Here’s what’s up, flowering, and happening this week. (Got mulberry, cherry, and apricot trees and 10 hazelnut bushes planted last week, but no pictures!) I love this time in the spring when every day there’s something new to discover outside.
What to start when? After the fun of Seed Catalog Day, my usual next garden planning step is getting my calendar together so I have a schedule of what seeds to start inside when, transplanting dates, and direct seeding outside. I’m a planner, by nature, and this is how I keep it all organized. For years I used a mix of online references for this (because no one source had all the plants I start), and it worked well enough to mark down the dates on a paper calendar. Last year though, I came across this super handy planting schedule template from Better Hens and Gardens. I loved the layout and quickly got to work tweaking it for my own needs and filling in all my plants.
That template worked well and to use it again this year, all I had to do was change the dates at the top and add in the new stuff I was planting this year. From there I still mark dates down on paper because, as much as I like spreadsheets, for something I’m going to be using almost daily during the summer I like the ease of being able to just open a binder (with sometimes dirty hands).
Instead of using a monthly calendar page for my paper record of dates, I’m trying something different this year. I was playing around with some watercolors and came up with the idea to just make some boxes to put dates and other garden notes in. I made copies and punched some holes in the side. I went week-by-week for what need to be started inside, transplanted, and direct seeded, doing each month of the summer. And then in a separate box, a running record of what dates those things actually DID happen on. I crossed off thing as they got done. Other smaller boxes worked well for keeping notes on trees I ordered, weather extremes, dates of things first shooting up, and other garden reminders.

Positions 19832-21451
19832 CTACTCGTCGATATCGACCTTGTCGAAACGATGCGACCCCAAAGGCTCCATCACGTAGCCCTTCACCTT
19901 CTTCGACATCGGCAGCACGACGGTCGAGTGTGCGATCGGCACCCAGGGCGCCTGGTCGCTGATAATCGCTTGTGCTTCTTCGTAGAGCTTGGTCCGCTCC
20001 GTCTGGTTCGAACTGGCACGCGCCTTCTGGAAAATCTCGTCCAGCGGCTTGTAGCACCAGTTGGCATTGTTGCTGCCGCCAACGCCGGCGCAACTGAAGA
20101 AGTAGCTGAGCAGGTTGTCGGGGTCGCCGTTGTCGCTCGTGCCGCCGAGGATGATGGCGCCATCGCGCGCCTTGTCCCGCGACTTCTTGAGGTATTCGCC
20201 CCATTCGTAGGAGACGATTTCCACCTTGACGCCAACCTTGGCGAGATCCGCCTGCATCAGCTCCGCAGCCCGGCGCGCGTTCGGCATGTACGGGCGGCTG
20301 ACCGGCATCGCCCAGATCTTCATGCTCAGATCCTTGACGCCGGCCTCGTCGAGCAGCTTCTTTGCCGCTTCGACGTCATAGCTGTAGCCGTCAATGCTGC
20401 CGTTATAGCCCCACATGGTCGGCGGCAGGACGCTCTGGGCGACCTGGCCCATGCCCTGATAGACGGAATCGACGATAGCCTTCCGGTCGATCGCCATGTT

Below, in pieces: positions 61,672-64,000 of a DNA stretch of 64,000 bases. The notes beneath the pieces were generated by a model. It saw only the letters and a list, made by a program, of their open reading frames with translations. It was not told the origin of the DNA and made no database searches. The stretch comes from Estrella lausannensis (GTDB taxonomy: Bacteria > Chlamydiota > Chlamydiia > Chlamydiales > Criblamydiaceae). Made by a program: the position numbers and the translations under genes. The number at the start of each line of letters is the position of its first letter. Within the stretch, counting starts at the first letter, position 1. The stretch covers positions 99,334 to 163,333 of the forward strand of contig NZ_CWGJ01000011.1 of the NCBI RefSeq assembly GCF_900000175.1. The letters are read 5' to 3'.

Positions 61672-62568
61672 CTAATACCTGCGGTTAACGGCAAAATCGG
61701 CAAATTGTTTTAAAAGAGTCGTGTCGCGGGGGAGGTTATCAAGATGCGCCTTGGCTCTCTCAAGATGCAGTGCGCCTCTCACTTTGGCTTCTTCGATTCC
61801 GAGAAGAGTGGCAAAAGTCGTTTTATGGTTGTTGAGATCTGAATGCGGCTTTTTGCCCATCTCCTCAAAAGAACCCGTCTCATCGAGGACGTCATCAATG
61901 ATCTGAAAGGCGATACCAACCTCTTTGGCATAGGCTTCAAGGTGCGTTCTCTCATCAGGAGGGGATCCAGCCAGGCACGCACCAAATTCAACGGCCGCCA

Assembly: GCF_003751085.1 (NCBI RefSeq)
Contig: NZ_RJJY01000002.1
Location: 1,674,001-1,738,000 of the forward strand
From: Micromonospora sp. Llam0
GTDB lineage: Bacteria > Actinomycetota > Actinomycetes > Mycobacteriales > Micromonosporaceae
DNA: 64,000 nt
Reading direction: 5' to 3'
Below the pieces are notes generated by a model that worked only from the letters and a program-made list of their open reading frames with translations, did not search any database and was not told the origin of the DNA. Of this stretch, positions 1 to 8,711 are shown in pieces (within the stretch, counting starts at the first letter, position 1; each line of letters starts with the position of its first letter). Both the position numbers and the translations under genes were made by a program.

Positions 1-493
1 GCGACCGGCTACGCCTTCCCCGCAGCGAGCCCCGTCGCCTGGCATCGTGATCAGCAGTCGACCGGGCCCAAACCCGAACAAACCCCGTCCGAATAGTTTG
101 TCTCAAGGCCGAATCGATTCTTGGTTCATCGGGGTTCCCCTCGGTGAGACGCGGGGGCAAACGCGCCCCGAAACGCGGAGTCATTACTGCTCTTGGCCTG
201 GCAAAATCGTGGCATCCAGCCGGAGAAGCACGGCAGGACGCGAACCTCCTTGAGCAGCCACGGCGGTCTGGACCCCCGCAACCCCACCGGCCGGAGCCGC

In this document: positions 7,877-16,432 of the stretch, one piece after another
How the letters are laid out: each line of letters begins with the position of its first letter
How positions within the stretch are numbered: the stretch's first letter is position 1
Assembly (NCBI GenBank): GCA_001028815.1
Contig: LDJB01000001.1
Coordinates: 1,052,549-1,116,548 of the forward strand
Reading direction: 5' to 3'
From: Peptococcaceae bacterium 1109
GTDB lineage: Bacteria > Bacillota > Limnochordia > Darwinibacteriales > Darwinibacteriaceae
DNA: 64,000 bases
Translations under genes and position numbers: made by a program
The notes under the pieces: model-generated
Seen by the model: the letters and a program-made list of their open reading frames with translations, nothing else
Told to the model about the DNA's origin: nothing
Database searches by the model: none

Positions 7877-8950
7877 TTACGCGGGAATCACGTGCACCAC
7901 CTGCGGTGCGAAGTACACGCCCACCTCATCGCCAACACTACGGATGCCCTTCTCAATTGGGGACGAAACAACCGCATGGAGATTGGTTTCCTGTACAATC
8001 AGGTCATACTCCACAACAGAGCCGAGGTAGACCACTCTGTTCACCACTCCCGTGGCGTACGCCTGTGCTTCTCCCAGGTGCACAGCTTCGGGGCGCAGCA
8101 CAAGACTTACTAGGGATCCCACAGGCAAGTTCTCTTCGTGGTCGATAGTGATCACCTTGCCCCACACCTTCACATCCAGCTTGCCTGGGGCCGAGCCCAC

I’m diggin’ it! March is done and I’m starting records on April. I think I’ll go ahead and scan and upload each month here as they finish. Maybe put a handy link to them in the sidebar or something.
I love to see how other people plan and keep garden records. Feel free to share your system!
So one of the things I mentioned last time is that I’d like to use this space partly as a garden journal. One thing I love even more than the actual gardening is marking things in seed catalogs. Seed Catalog Day is hands-down my favorite day of the whole year. I circle, I fold corners down, I add to my spreadsheet, I drink tea, I research different varieties, and have an all-around joyful time of it. In the researching aspect of it, I am always so grateful to find reviews on certain varieties and even more stoked when I find actual blog posts from people who have grown them. I don’t find these too often. Probably because the ones I tend to look up are more obscure or heirloom varieties rather than the popular mainstream ones you hear about. So this is another goal for this blog. To be able to post a bit about my experiences with strange varieties and maybe help other nerdy seed-researchin’ folks with their seed buyin’ decisions.
I, of course, have my favorites I grow every year (Rainbow Chard, Scotch Curled Kale, Sweet Banana Peppers, Stupice Tomatoes, Lemon Cucumbers, Black Hungarian Peppers, Pineapple Sage, etc.), but I always make room for new ones. A few new things I tried last year that exceeded my expectations and have become new favorites include Double Yield Cucumbers, Oriole Chard, Thousand-Headed Kale, Bekana Greens, and Jade II Beans.
This year, some new varieties I’m excited about are Grandma Mary’s Tomatoes, Etuida Peppers, Green Leaf Gailan, New Zealand Spinach, Camelina, and Mother of Pearl Poppies (which I’ve had my eye on for years now). Hopefully, I can do a good job of documenting some of these here this year.